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by / on March 10, 2011 at 6:25 am / in The Protestant Missions

Mrs. Mary Greenleaf Clement Leavitt and the Christian Temperance Society.

The year 1886 witnessed a renewed interest in the cause of temperance. This was aroused by lectures delivered in many cities by Mrs. Mary Greenleaf Clement Leavitt, who had come from America as the representative of the Woman’s Christian Temperance Union. Several temperance societies were formed under Christian auspices, though in many cases persons of other faiths became members. One […]

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by / on March 10, 2011 at 6:07 am / in The Protestant Missions

Girls desperation for education resulted in suicide!

A school opens in Niigata Somewhat similar to the history of the first of these Sendai schools was that of one opened in Niigata, although in this case the leading trustees were Christians. The school met with much opposition from Buddhists and others. It also suffered from internal dissensions; one of its presidents and afterwards the principal of the school […]

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by / on March 5, 2011 at 1:16 pm / in The Protestant Missions

The Story of Tohoku Gakuin!

The desire for Western civilization was naturally accompanied by increased interest in the study of the English language. In 1885 forty thousand books were imported from England and fifty-nine thousand from America; while in 1886 the numbers increased to eighty-five thousand and one hundred and nineteen thousand respectively. The efforts of the Government to have English taught in the public […]

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by / on March 5, 2011 at 12:08 pm / in The Protestant Missions

Educating girls of the higher classes.

Professor Toyama of the Imperial University: Several essays published in 1886 by Japanese writers are noteworthy for the favourable, though patronising, tone in which they speak of Christianity. Professor Toyama of the Imperial University, in an article on the education of girls, said that it would be a great advantage if they could be instructed by European or American ladies. […]

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by / on March 4, 2011 at 1:43 pm / in The Protestant Missions

Reaching the Ainu in Japan!

Three new missions in Japan In 1885 three new missions began work in Japan. They were those of the Presbyterian Church of the United States, of the American Society of Friends, and of the Evangelical Protestant Missionary Society (German and Swiss). As this last society is not well known by American and English Christians, and as its principles and methods differ […]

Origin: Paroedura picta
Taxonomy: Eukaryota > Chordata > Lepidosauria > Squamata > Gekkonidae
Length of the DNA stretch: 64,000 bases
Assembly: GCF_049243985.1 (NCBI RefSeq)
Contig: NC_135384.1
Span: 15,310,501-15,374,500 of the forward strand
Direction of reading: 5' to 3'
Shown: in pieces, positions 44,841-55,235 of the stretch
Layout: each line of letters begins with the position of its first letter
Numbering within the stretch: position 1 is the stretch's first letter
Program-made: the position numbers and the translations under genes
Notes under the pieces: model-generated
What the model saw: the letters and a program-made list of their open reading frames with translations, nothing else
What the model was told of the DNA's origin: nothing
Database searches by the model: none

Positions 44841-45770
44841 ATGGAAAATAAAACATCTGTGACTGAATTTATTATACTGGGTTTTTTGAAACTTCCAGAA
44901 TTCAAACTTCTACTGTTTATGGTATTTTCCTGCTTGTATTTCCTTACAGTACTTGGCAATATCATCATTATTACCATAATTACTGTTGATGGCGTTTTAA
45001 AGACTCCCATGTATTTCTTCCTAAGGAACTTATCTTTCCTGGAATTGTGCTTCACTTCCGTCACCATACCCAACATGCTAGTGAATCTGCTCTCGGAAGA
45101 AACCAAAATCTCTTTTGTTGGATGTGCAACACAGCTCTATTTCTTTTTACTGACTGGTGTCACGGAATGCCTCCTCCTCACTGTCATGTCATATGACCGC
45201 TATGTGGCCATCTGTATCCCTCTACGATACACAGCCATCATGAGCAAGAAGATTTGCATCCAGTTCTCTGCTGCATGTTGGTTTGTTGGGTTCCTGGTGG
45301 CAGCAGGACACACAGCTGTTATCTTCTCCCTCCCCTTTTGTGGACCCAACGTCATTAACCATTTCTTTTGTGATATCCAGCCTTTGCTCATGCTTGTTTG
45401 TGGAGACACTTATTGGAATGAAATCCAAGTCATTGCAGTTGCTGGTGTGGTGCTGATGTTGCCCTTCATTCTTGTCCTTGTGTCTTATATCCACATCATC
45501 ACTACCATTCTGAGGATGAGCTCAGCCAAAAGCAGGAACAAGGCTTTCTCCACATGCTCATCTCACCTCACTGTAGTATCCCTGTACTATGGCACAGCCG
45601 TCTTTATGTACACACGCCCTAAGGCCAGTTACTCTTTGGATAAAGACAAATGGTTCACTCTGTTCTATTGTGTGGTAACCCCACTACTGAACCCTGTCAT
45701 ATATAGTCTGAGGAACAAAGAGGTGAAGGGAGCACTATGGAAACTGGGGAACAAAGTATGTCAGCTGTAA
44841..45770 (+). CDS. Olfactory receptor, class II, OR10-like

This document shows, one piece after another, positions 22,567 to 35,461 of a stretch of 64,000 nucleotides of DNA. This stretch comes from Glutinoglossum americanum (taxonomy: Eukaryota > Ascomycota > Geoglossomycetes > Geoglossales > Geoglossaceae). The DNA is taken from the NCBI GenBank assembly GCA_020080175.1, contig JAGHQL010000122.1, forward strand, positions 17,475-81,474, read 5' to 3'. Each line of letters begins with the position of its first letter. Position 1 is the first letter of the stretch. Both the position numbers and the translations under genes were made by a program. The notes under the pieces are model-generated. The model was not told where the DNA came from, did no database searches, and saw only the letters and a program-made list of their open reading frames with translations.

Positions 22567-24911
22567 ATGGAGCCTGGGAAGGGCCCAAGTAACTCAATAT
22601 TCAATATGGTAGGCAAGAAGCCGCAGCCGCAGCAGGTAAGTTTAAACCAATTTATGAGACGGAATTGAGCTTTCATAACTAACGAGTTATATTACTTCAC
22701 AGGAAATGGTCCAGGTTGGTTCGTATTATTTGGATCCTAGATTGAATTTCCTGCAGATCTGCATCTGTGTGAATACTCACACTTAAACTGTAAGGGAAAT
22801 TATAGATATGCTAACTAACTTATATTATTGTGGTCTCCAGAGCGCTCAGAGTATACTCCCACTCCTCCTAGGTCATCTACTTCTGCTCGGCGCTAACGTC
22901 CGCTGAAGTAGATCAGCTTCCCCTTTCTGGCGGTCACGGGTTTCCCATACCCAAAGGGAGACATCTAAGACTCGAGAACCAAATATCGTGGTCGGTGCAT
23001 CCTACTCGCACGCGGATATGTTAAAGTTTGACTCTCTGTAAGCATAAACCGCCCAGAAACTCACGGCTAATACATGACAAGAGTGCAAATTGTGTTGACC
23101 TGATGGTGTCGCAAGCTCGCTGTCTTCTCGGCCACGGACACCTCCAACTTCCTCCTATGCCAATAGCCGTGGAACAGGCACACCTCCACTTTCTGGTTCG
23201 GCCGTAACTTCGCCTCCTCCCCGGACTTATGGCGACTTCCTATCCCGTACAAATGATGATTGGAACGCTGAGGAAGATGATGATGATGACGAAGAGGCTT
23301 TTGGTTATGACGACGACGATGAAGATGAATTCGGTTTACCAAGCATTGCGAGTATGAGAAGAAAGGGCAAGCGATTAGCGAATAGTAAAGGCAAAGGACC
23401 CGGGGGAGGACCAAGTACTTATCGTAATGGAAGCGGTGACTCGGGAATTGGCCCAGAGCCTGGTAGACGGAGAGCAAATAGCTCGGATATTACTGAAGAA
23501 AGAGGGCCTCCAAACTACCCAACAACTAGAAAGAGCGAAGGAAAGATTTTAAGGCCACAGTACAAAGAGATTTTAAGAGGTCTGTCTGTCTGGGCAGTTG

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by / on January 11, 2011 at 3:39 am / in Interesting Japanese Christians!

Masanao Nakamura

Nakamura was one of the first prominent Japanese philosophers to convert to Christianity, which he tempered with Confucian humanism and belief in the innate goodness of humanity. He viewed Christianity as the foundation for the military and economic strength of the western nations, and stated that Japan needed to discard its traditional beliefs as a necessary step in strengthening the […]

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by / on January 11, 2011 at 3:32 am / in Interesting Japanese Christians!

Fukuzawa Yukichi

Fukuzawa Yukichi (福澤 諭吉?, January 10, 1835 – February 3, 1901) was a Japanese author, writer, teacher, translator, entrepreneur and political theorist who founded Keio University. His ideas about government and social institutions made a lasting impression on a rapidly changing Japan during the Meiji Era. He is regarded as one of the founders of modern Japan.

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by / on January 11, 2011 at 3:03 am / in Uncategorized

Raised from the Dead!

Raised from the Dead

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by / on November 22, 2010 at 10:58 pm / in The Protestant Missions

Shinto and Buddhist Official Priesthood abolished and Yaso Taiji!

In August, 1884, the Government issued a notification to the effect that “the Shinto and Buddhist Official Priesthood has been abolished, and the power of appointing and discharging incumbents of religious temples and monasteries, and the promotion and degradation in rank of preceptors, has been transferred to the religious superintendents of those sects;” under certain regulations that were of such […]

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by / on November 22, 2010 at 10:15 pm / in The Protestant Missions

Aoyama Gakuin and Toyo Eiwa Gakko established!

The educational work carried on by the different missions kept pace with the rapid advance in other directions. Already in 1883 the Methodist Episcopal Mission had established in Tokyo the Aoyama Gakuin, comprising a theological school, a college, and an academy for boys; as also a seminary for girls. In 1884 the Canadian Methodists opened the Toyo Eiwa Gakko in […]

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